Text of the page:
14:49 Blackmon: You’re in the business of organizing presidential debates now not conducting them yourself. And it’s important to remember that the Presidential Debates Commission that you serve on only organizes the general election debates.
Lehrer: Say that a hundred times.
15:01 Blackmon: You’re not responsible for the debates. We’ve seen so many over the past year.
Lehrer: No, no, no.
15:07 Blackmon: But particularly on the Republican side there was a lot of criticism by candidates of the debate process, specific debates and specific approaches to it. Umm umm, what did you make of that? Was that valid that the the really harsh things the candidates were saying about the process and journalists being unfair and the debates being organized in bad ways?
Lehrer: Well some of them were really awful. Some of the debates were. I watched every one of them and ah some of them were awful for for different reasons. Some of them because the questions were terrible. The questions were designed to enhance the let me show you how tough I am as a moderator type. Umm some of them ah were awful because they turned into two competing pep rallies. They let everybody scream and holler and hiss and boo and all this sort of stuff instead of keeping the audience quiet. Umm some people umm ah ah some of the debates were terrible because the candidates choose not to answer the questions. And some of these debates had 17 candidates in them and instead of organizing the debates in such a way that you have, you could have a debate with 17 candidates and you could be meaningful if you just chose one subject. And just say ok we’re going to talk for 90 minutes all 17 of you about what we’re going to do about ISIS. And that’s all. And in the process see I my belief about all of these debates including the fall debates even in the bad primary debates, you do learn something about the candidates even if the question is and some of them were kind of why do you wear blue ties? You know and if not why?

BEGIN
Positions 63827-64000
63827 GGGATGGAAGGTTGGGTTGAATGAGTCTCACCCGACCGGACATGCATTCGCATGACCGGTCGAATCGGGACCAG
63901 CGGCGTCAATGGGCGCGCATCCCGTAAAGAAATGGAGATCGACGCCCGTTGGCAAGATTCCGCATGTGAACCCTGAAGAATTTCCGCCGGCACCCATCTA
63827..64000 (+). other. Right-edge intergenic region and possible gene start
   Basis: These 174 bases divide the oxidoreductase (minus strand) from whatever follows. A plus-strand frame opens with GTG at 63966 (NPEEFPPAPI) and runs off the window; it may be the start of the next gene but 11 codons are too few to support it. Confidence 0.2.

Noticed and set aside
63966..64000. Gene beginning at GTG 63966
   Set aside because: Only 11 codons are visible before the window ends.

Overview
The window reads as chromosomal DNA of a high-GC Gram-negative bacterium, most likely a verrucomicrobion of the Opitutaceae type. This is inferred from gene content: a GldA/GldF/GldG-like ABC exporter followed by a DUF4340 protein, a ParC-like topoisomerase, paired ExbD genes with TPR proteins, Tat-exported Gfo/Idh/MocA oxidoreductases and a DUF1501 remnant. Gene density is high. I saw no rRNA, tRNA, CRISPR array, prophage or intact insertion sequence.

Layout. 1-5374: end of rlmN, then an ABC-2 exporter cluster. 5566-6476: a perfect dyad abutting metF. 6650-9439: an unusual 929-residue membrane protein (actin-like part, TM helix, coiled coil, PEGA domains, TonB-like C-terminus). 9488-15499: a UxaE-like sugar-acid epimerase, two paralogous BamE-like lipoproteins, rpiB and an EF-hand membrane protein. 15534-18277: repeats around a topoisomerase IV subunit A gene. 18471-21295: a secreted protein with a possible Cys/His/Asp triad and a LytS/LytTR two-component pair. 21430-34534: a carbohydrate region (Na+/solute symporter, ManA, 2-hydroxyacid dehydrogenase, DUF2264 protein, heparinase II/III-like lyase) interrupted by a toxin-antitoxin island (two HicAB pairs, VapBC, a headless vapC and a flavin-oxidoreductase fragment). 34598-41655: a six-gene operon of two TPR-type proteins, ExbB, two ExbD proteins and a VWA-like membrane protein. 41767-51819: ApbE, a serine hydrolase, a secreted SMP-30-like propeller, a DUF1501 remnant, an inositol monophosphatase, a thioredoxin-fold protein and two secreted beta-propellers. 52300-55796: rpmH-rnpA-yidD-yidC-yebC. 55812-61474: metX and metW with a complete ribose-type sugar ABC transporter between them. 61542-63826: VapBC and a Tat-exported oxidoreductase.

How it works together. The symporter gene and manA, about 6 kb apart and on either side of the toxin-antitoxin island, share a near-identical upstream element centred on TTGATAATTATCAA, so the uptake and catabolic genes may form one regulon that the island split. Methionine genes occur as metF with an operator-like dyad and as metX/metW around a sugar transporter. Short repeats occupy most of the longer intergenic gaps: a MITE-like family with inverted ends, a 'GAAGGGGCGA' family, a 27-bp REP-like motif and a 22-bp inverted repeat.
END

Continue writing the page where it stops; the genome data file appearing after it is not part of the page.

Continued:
16:57 Blackmon: You don’t like my tie?
Lehrer: No I love your tie but I’m being hypothetical. That was a hypothetical question. Ah, ah but you learn something about the person and so I I’m generally in favor of all kinds of debates. But the primary debates they could be so much better. Umm but you look at it, you look at it in in in terms of what is the purpose of the primary debates? The purpose of the primary debates is to give the and whether it’s the Republican Party or the Democratic Party for the Democratic debates umm is for the Democrats in one case the Republicans in another case to choose a nominee. And the debates show in a comparative way the candidates. And so it it works. The system in quotes worked because they ended up with nominees in both cases and the debates contributed to the end result. Now, would the end result been indifferent in either case if the debates had been better there had been better debates or different debates? Who knows.
18:09 Blackmon: You were as a moderator – as the debate moderator four years ago for instance the ah I found the calculation done with the four debates four years ago ah and calculated how much time the moderator talked versus how much time the candidates talked.